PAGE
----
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Selected Swine Viral Pathogens in Indoor Pigs in Spain: Seroprevalence and Farm-Level Characteristics

02 March 2015

Global PRRS Solutions - Boehringer Ingelheim

For the years 2003 to 2005, 85 to 89 per cent of Spanish sow herds tested were seropositive for the porcine reproductive and respiratory disease syndrome virus (PRRSV) and 78 to 83 per cent of fattening pig herds.

Key Messages

A retrospective study (2003-2005) analyzed blood samples from 1695 sow farms and 1613 fattening farms from Spain to detect PRRSV seropositive samples.

In 2005 PRRSV antibodies were detected in 85 per cent of the sow herds and 83 per cent of the fattening herds.

Also, 44 farms from high-density areas in which no vaccine was used were surveyed and tested and the percentage of positive herds was even higher (91 per cent and 86 per cent).

Article Brief

A retrospective study was carried out in Spain with blood samples submitted in 2003, 2004 and 2005 from sow farms, fattening and boar herds. Several pathogens were screened (PRRSV, SIV, ADV PPV and PCV2).

For the years 2003, 2004 and 2005, there were samples from 604, 519 and 572 sow herds and also sample from 541, 507 and 565 fattening farms, respectively, available to perform the PRRSV analyses.

High seroprevalences were observed for PRRSV in sow and fattening pig herds, the sow farm prevalence for PRRS was between 85 and 89 per cent and for fattening farms, it was between 78 per cent and 83 per cent.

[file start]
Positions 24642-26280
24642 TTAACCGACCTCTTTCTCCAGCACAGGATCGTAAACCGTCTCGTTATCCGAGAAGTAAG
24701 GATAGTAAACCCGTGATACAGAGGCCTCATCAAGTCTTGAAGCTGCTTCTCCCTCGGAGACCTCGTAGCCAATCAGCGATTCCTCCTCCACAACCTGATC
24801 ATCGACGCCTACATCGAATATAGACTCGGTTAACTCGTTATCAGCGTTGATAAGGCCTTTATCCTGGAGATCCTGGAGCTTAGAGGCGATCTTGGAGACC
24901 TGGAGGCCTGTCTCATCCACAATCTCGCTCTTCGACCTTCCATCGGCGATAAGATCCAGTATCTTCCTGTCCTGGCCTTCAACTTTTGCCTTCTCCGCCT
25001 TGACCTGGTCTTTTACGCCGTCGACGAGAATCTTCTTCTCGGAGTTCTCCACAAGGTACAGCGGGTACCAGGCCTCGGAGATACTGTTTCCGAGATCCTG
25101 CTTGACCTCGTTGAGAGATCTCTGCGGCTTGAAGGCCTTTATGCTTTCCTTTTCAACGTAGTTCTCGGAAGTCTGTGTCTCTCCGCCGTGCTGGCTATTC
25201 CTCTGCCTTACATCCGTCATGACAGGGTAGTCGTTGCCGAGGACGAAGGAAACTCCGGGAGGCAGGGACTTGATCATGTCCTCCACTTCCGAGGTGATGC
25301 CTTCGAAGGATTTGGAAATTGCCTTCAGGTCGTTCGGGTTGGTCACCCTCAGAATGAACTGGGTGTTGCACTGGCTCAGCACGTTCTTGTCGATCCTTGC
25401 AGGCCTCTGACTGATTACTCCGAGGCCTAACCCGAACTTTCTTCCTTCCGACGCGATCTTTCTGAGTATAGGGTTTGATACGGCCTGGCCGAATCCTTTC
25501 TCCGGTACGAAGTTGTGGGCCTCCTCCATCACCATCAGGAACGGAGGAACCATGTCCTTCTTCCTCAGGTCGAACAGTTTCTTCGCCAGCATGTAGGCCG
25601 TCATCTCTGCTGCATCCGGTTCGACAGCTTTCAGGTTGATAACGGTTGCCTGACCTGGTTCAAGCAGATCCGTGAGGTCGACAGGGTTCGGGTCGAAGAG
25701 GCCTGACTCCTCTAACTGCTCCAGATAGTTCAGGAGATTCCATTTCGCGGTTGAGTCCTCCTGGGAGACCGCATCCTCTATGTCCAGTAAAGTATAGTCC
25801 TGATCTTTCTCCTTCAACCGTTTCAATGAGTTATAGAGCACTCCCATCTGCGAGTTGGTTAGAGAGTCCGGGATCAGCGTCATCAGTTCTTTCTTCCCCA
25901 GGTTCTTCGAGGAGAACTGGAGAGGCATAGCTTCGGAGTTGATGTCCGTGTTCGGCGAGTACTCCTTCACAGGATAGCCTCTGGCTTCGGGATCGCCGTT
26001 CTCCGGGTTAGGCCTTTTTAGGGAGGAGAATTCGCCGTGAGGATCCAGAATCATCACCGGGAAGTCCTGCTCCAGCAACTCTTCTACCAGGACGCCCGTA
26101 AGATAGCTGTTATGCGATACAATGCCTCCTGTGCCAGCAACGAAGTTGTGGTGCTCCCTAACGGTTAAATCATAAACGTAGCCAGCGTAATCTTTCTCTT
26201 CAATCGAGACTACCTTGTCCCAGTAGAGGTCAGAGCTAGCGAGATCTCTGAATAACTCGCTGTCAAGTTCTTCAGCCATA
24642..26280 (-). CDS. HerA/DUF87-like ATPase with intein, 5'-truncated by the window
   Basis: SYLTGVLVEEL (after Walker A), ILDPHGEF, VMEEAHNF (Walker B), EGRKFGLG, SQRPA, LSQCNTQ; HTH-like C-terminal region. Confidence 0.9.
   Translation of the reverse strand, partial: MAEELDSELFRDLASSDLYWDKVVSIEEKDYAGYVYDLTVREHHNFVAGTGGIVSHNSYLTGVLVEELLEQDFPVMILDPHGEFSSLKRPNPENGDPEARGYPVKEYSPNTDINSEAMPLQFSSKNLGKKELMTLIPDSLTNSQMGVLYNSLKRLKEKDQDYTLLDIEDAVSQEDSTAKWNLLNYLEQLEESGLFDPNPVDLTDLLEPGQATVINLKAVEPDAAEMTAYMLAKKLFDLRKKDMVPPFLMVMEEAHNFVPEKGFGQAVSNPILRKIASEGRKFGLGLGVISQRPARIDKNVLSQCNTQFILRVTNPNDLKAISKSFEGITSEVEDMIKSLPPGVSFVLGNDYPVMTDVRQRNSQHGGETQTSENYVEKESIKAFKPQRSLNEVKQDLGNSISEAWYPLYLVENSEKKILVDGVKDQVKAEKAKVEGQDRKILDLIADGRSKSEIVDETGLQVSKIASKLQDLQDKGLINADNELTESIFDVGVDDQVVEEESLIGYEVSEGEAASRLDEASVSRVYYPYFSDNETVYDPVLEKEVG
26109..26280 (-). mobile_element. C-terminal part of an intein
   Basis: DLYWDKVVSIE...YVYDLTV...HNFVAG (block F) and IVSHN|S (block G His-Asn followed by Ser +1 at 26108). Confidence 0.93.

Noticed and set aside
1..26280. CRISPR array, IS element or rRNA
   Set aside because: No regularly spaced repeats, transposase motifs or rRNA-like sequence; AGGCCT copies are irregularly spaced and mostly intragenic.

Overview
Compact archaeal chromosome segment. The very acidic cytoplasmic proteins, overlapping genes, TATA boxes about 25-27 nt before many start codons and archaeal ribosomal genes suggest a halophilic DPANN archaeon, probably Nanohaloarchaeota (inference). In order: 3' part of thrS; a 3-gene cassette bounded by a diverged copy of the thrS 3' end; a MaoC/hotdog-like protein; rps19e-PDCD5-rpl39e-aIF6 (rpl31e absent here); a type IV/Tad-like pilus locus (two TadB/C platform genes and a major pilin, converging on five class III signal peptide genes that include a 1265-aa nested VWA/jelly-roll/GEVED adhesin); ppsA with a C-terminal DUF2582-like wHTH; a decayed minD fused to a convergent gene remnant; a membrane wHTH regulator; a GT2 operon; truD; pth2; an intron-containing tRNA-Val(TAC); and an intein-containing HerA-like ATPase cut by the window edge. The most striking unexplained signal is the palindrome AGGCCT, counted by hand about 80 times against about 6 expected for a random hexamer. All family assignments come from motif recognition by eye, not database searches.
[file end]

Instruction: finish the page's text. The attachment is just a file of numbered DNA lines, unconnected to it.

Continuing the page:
In order to eliminate some of the bias due to the fact that the samples were sent for routine analyses, not for the purpose of this study, 66 farms were surveyed and sampled. 44 of these farms were not vaccinated and still the seroprevalence of positive PRRS farms was 91 per cent for sows and 86 per cent for pigs.

These 44 farms were also surveyed for some production parameters (litters per sow per year, live born (LB piglets), total weaned per sow per year, nursery and fattening mortality), however no statistical differences were found due to the different PRRS status. However, the authors do not rule out the possibility of an effect of any of the studied variables since a low number of farms was studied.


Lopez-Soria S., Maldonado J., Riera P., Nofrarias M., Espinal A., Valero O., Blanchard P., Jestin A., Casal J., Domingo M., Artigas C. and Segales J. 2010. Selected swine viral pathogens in indoor pigs in Spain: Seroprevalence and farm-level characteristics. Transbound. Emerg. Dis. 2010 Jun;57(3):171-179.

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